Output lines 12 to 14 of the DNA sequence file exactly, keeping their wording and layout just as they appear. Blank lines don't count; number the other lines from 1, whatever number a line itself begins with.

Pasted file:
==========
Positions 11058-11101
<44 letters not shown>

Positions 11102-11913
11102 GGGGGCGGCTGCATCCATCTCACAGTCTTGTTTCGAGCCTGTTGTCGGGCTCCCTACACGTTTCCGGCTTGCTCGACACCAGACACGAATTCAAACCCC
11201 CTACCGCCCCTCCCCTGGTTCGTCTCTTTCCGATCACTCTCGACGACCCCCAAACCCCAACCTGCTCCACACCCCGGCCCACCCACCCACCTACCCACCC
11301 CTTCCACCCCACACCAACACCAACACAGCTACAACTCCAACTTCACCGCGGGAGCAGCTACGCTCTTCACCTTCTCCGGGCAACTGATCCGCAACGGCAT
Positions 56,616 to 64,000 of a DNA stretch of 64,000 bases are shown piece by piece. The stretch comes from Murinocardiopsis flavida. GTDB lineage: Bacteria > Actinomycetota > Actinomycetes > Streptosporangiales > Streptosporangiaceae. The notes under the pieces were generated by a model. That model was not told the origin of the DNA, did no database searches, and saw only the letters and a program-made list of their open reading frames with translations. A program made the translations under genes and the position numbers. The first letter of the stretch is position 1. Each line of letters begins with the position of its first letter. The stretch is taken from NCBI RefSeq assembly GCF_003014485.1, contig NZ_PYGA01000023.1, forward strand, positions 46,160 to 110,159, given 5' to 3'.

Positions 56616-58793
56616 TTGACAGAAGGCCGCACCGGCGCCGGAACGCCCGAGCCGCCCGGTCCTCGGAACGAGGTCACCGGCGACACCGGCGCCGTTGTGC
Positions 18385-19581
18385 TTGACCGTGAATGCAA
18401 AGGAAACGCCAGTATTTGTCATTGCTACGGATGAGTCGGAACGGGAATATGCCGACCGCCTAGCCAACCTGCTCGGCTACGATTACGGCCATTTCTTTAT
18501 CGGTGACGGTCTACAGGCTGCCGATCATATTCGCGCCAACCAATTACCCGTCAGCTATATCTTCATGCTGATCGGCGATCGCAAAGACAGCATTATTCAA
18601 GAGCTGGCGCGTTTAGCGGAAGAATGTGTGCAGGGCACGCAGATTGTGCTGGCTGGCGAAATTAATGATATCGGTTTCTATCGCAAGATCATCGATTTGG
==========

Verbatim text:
18401 AGGAAACGCCAGTATTTGTCATTGCTACGGATGAGTCGGAACGGGAATATGCCGACCGCCTAGCCAACCTGCTCGGCTACGATTACGGCCATTTCTTTAT
18501 CGGTGACGGTCTACAGGCTGCCGATCATATTCGCGCCAACCAATTACCCGTCAGCTATATCTTCATGCTGATCGGCGATCGCAAAGACAGCATTATTCAA
18601 GAGCTGGCGCGTTTAGCGGAAGAATGTGTGCAGGGCACGCAGATTGTGCTGGCTGGCGAAATTAATGATATCGGTTTCTATCGCAAGATCATCGATTTGG